Fewer than 1 in 1,000 women who undergo genital testing for chlamydia and gonorrhea also undergo rectal testing for those conditions, U.S. researchers report. More than one-third of women (age 18-44 yeras) report ever having had anal intercourse, which puts them at risk for rectal chlamydia and gonorrhea, HIV infection, human papillomavirus (HPV) infection, and anal cancer.

Centers for Disease Control and Prevention (CDC) guidelines do not currently recommend rectal chlamydia or gonorrhea screening of women who report anal sex, and it is unclear what proportion of women get such testing.

Dr. Guoyu Tao et al. from the CDC used data from a large U.S. commercial laboratory to estimate the frequency and positivity of genital, rectal, and pharyngeal chlamydia and gonorrhea testing in women. Findings were published online in Clinical Infectious Diseases.

Among 7.9 million women ages 15 to 60 who were tested for chlamydia or gonorrhea, fewer than 6,000 (<0.1%) had rectal tests and only about 0.5% had pharyngeal tests. Just over 10% of rectal tests were positive for chlamydia or gonorrhea: 8.0% tested positive only for chlamydia, 2.0% were positive only for gonorrhea, and 0.8% were positive for both.

About 80% of women who had a rectal chlamydia or gonorrhea test also had genital testing for chlamydia and gonorrhea and pharyngeal testing for gonorrhea. Only 40% had pharyngeal testing for chlamydia.

Genital tests were positive for chlamydia in 65.3% of women with a positive rectal chlamydia test – and were positive for gonorrhea in 41.6% of women with a positive rectal gonorrhea test.

If the 1,865 women testing at all three anatomical sites had undergone only genital testing, 47.5% of those with a positive chlamydia or gonorrhea test at the rectal or pharyngeal site would not have been identified as infected, and 46.5% of women with a positive rectal chlamydia or gonorrhea test would not have been identified.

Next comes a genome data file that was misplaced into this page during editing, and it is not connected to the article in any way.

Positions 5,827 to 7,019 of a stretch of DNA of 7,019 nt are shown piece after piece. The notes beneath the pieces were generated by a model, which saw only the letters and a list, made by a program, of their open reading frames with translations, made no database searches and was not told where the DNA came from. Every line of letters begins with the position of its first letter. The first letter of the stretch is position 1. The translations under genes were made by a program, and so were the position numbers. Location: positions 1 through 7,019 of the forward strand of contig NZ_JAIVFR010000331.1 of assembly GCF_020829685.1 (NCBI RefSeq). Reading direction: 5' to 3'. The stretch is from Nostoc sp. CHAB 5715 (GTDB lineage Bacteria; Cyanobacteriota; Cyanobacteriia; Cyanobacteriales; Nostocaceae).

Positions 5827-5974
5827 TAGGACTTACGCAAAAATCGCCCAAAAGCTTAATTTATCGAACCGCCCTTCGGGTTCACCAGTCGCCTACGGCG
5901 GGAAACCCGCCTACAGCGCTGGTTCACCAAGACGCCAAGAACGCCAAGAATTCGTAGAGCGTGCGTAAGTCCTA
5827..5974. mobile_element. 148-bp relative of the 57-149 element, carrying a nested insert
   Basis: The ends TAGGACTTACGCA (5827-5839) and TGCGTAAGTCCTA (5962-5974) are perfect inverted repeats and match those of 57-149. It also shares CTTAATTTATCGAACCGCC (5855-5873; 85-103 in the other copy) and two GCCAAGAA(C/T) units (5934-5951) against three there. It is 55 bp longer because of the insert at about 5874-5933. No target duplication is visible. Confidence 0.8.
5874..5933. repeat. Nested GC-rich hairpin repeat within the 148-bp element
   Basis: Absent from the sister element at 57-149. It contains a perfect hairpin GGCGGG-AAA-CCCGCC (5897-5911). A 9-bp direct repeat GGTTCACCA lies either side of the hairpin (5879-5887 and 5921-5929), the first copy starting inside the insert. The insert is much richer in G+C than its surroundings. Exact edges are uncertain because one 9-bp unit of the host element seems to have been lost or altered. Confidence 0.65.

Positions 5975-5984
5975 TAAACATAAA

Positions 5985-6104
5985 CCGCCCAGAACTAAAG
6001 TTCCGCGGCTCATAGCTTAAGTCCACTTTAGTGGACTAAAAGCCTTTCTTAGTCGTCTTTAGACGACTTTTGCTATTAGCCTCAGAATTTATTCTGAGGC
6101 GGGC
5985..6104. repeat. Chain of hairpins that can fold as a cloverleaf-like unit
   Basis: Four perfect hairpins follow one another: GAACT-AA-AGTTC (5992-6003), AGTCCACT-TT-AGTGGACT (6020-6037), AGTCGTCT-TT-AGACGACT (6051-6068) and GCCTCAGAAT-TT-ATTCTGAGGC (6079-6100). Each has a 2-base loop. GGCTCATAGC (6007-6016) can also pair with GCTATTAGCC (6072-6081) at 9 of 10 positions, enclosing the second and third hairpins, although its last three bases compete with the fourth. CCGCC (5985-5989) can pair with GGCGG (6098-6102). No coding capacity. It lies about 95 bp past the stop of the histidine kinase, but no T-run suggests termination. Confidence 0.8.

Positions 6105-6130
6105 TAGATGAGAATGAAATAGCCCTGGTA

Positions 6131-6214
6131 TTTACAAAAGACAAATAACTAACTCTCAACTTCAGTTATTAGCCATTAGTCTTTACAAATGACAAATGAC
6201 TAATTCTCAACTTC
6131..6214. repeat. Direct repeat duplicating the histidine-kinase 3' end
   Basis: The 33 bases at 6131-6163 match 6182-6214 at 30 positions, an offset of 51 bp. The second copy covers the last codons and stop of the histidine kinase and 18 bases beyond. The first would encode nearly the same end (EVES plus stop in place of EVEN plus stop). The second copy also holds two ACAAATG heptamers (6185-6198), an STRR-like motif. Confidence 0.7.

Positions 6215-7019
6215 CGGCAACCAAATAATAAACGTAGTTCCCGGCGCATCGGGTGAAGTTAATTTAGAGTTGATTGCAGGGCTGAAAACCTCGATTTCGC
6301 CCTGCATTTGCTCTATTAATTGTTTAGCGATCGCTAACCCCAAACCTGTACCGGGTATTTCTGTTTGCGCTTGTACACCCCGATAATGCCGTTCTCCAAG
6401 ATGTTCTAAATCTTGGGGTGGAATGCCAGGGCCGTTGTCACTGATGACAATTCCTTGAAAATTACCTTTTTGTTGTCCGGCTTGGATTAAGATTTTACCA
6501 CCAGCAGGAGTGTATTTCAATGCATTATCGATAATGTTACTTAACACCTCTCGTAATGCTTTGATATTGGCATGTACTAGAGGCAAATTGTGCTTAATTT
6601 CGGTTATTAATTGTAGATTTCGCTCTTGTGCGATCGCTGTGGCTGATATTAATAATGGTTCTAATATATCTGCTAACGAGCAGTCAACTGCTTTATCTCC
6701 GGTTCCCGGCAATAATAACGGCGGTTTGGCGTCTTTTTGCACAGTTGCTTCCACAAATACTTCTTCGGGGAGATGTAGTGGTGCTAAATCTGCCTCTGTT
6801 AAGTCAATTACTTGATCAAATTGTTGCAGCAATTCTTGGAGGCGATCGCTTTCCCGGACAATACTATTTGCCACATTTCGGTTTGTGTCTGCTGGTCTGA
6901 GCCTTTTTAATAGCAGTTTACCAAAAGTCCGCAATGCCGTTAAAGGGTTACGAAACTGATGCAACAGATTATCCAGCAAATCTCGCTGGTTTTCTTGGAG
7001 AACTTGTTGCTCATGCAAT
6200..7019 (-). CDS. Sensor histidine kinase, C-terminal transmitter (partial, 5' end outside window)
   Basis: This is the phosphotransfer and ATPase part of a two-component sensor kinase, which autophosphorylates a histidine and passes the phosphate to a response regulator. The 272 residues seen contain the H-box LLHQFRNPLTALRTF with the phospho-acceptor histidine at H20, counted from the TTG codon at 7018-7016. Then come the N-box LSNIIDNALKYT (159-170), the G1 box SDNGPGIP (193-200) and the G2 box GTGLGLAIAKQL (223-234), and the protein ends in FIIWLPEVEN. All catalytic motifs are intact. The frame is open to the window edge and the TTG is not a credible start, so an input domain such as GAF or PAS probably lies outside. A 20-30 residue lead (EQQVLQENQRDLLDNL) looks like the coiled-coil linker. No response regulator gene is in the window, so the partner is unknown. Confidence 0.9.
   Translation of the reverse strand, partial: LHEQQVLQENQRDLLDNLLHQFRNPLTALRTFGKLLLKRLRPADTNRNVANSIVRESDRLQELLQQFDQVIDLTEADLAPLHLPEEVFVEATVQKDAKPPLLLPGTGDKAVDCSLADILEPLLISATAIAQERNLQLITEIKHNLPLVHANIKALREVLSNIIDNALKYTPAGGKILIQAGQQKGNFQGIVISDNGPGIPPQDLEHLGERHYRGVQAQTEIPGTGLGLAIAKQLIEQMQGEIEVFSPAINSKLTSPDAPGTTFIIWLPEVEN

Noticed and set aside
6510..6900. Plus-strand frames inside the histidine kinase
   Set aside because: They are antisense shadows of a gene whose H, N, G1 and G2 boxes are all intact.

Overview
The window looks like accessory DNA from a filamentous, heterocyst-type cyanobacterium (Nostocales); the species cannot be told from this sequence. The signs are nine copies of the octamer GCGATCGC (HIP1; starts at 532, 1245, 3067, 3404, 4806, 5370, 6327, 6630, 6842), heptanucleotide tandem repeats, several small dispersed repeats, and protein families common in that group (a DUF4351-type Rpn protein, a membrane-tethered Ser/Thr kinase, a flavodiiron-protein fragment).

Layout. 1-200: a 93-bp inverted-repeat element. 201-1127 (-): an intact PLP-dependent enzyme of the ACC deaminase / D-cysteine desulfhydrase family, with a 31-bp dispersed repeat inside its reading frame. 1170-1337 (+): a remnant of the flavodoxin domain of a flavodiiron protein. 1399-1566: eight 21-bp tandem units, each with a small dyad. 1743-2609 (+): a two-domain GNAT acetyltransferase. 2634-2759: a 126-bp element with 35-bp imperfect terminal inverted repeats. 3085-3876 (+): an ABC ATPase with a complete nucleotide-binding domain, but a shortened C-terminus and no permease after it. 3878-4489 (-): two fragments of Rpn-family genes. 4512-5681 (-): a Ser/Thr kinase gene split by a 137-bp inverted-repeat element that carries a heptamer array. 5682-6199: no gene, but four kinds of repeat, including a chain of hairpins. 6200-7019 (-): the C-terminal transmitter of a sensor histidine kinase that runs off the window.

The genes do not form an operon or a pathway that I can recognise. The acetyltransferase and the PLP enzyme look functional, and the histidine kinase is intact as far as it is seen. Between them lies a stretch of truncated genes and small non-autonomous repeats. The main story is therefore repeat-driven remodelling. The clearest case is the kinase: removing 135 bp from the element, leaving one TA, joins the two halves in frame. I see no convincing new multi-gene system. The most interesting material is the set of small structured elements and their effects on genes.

Among women with a positive rectal chlamydia or gonorrhea test, only 20.0% had a follow-up test: 17.7% of these were positive on follow-up rectal testing, 5.2% were positive on follow-up pharyngeal testing, and 11.7% were positive on follow-up genital testing.

The researchers recommend “educating women and healthcare providers about risks of anal sex; implementing rectal screening for at-risk women by asking about anal sex when conducting a sexual history; and developing reminder systems to prompt clinicians to perform follow-up testing at all anatomic sites for women who had a positive rectal test.”

Dr. Philip A. Chan, from Rhode Island STD clinic reported, "The high rates of rectal gonorrhea and chlamydia were surprising, especially given this was a large sample across the United States. This suggests that rectal gonorrhea and chlamydia may be more common among women than previously thought. However, it should be noted that only a small percentage of all women had rectal testing performed, so the ‘true’ rate of these STDs among women who have anal sex is really unknown.”

“Physicians and other medical providers should be comfortable talking about sexual behaviors in order to comfortably screen people for STDs,” Dr. Chan said. “This includes evaluating for oral, vaginal, and anal sex, which may indicate the need for gonorrhea and chlamydia screening at these sites.”

Dr. Nicole Dukers-Muijrers and Dr. Genevieve van Liere from Maastricht University Medical Center reported, "Although CDC does not specifically recommend anorectal testing in women, recent guidelines from other countries advocate anorectal testing in women who report anal intercourse.”

“It should be acknowledged that even when women are tested based on the report of anal intercourse, still over half of the anorectal infections will likely be missed,” they said. “We consider it a good starting point to at least test women who report anal intercourse for anorectal infections, as is recommended by several international testing guidelines.”

“The proportion of single site anorectal chlamydia infections is substantial. Therefore, testing is important, as these single-site anorectal infections would be missed completely and remain untreated.”